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  ― 81 ―

THE PIRATESnote

WITH its foot in the blue sea—
Heaving, splashing, drowsily
O'er the camp-like colony
Of limpets clustered thickly there;
Playing with the tangle fair,
Emerald-green, and ruby-red,
Pink, and brown, and lavender,
And golden-yellow (by the stir
Of the clear, deep waters spread
Now as the cliff's tapestry,
Now afloat all tremblingly
In their pœcil bravery),
Like a lover with the hair
Of his mistress—softly shed
O'er her shoulders carelessly—
Towers a veined and hoary rock,
Honeycombed by many a shock
Of wild billows hounded on
By the fierce Euroclydon;
But upon its furrowed brow
Summer twilight sleepeth now.

On the rock a Watcher stands,
Gazing on the dimpled sea,
Creeping up the silvery sands—
Spread on each hand dazzlingly—
In a line of foamy cream,
Fringing the bright purple's gleam.
Wrapt in purple robe as bright,
With his long, dark, silken tresses
Raying back the summer light,
As the breeze their curls caresses,—
Stands the Watcher. Who is he,
Gazing thus upon the sea?

White against yon headland's green
Sweeping down in velvet sheen,—



  ― 82 ―
White and haughty as a swan,
A sunlit sail comes swiftly on.

They have seen the Watcher, then,—
Those stern, bearded, sunburnt men,
Straining at the bending oar,
Hurrying to the shingled shore?
On the shingle grates the keel,
And the proud ship, with a reel,
Rests her side upon the sand,
As THE PIRATES spring to land:
Fierce as hornets, forth they throng;
Fierce as wolves, they troop along!

Motionless the Watcher stands,
As they troop along the sands;
Still he gazeth on the sea,
Proud and silent. Who is he?

They have seized him, and away
Fast they hurry with their prey.
Silent still the Prisoner stands
When, with twining withy bands,
They would bind his feet and hands.
They essay it, but, like tow
Touched by flame, the bands are broken;
And his dark eyes flash and glow
With a smile of scorn unspoken.

When the pilot saw the token,
Thus he spake: “Fools that ye be,
Stand aside—no man is he!
'Tis a god,
Who, by his nod,
Straight will sink us in the sea!
Tremble, then, ye impious band,
Leave him here upon the strand!”
“God or man,” the captain cries,
“I'll not yield so fair a prize.
God, forsooth—the richer ransom!
Shove off, men!” Each beam and transom
Groans as once again to ocean.
The Corsair, with wild rushing motion,
Over the blackening water flies!

Motionless the Prisoner stands,
With flashing eyes and folded hands,
Gazing on the blackening sea,
Proud and silent. Who is he?




  ― 83 ―
Is it fact, or is it dream?
Bubbling from each opening seam,
Flowing in unending stream,
Gushes forth the sparkling wine;

Veiling the broad, white sail
Bellying in the rising gale,
With foliage fresh and clusters bright
Of golden and of purple light,
There droops a vine;
Around the cordage garlands twine,
Ambrosial fragrance fills the air,
And where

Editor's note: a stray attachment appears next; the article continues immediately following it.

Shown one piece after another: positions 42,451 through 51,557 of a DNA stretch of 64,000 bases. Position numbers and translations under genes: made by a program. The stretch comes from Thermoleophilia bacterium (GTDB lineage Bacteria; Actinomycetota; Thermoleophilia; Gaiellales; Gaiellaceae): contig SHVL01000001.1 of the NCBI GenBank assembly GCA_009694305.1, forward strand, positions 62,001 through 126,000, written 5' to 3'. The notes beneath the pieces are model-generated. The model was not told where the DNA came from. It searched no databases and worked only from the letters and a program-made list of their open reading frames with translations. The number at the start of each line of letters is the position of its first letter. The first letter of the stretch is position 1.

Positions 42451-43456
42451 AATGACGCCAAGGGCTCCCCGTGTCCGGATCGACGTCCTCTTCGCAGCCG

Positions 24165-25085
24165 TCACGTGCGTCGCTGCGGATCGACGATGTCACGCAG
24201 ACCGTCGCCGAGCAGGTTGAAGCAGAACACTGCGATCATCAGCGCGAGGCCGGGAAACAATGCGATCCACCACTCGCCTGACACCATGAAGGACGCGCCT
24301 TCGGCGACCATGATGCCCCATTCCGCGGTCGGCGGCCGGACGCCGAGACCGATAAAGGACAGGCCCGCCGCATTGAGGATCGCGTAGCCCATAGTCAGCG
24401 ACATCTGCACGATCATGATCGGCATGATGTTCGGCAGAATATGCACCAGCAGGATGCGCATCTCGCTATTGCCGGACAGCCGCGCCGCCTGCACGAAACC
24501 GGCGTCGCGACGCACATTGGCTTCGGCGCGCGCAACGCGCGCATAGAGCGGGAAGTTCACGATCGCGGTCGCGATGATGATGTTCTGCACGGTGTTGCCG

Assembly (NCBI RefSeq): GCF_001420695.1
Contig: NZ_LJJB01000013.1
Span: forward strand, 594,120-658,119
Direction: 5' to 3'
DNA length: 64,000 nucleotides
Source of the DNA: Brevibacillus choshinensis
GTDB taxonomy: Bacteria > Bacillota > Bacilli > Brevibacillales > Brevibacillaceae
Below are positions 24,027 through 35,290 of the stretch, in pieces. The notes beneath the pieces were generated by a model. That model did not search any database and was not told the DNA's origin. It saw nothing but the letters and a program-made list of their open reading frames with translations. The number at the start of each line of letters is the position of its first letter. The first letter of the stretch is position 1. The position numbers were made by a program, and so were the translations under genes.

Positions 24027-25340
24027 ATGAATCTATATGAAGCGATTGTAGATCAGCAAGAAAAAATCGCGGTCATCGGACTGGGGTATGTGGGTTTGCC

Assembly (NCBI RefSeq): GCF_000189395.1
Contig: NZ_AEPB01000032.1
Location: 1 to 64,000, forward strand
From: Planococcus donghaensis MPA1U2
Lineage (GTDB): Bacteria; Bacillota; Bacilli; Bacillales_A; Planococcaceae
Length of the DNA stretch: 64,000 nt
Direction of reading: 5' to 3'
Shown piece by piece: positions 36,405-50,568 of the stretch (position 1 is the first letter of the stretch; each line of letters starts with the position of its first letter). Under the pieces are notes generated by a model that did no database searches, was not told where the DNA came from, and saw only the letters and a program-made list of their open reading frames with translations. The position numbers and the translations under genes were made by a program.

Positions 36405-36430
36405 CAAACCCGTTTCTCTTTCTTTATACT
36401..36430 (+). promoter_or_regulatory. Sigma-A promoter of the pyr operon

But now the mast stood straight and tall,—
Smooth and bare,—
Her graceful pall
The ivy weaves
Of yellow berries and dark-green leaves!

The pirates shudder at the sign,—
The gushing wine,
The trailing vine,
The garlands and the ivy-twine.

With ashy lips, and faces pale
As moon when sun is in the sky,
They all at once the pilot hail—
Some with voices choked by fear,
As knowing not what doom is near;
Some in accents wildly clear,
As though revealed to mortal eye,
The Shadow-King stood grimly by:—
“Man, we have sinned—to shore, to shore,
“Or we shall see the land no more!”

His purple robe is gone,
And, in its room,
The Prisoner puts on
A robe of gloom.
Swathed in a shroud
Of thunder-cloud,
He stands unseen.

Flashes the lightning's sheen,
And there comes forth a Form
More terrible than wildest storm!
Like withered leaf,



  ― 84 ―
The impious chief
Is swept away,
To lands where never dawneth day,
And gods are deaf when mortals pray.

It turns its awful eyes
Upon the crew
Who would have bound their prize.
Scorched by the blasting blaze,
Seeking through death a milder hell,
One wild despairing cry they raise,
Then plunge beneath the billows blue.

And ere the foam-drops fell again
Upon the bosom of the main,
Long ere the last bright bead-like bell
Of bubbling breath came up to mark
The wave wherein they fell,—
Chased by the shark
To caverns dark,
They found that they were changed,
And now as dolphins finned and scaled
Through the dim waters ranged.

And what availed
The pilot's piety?
Like fruit from husk
Light from the dusk
Burst forth all goldenly.
That awful Form
Had vanished like a long-spent storm,
And now beside the pilot stood
A deity in gracious mood.
The man he blest
And promised rest,
And peace and wealth for ever,
Honouring, despite its fruitlessness,
His servant's pure endeavour.
“I bless, and will for ever bless,
Whene'er I hear thy call,”
The god exclaimed, “and now to thee
My title I declare;
Loud-sounding Bacchus claims thy prayer
Before we prostrate fall—
Son of Cadmean Semele,
And Zens who governs all!”

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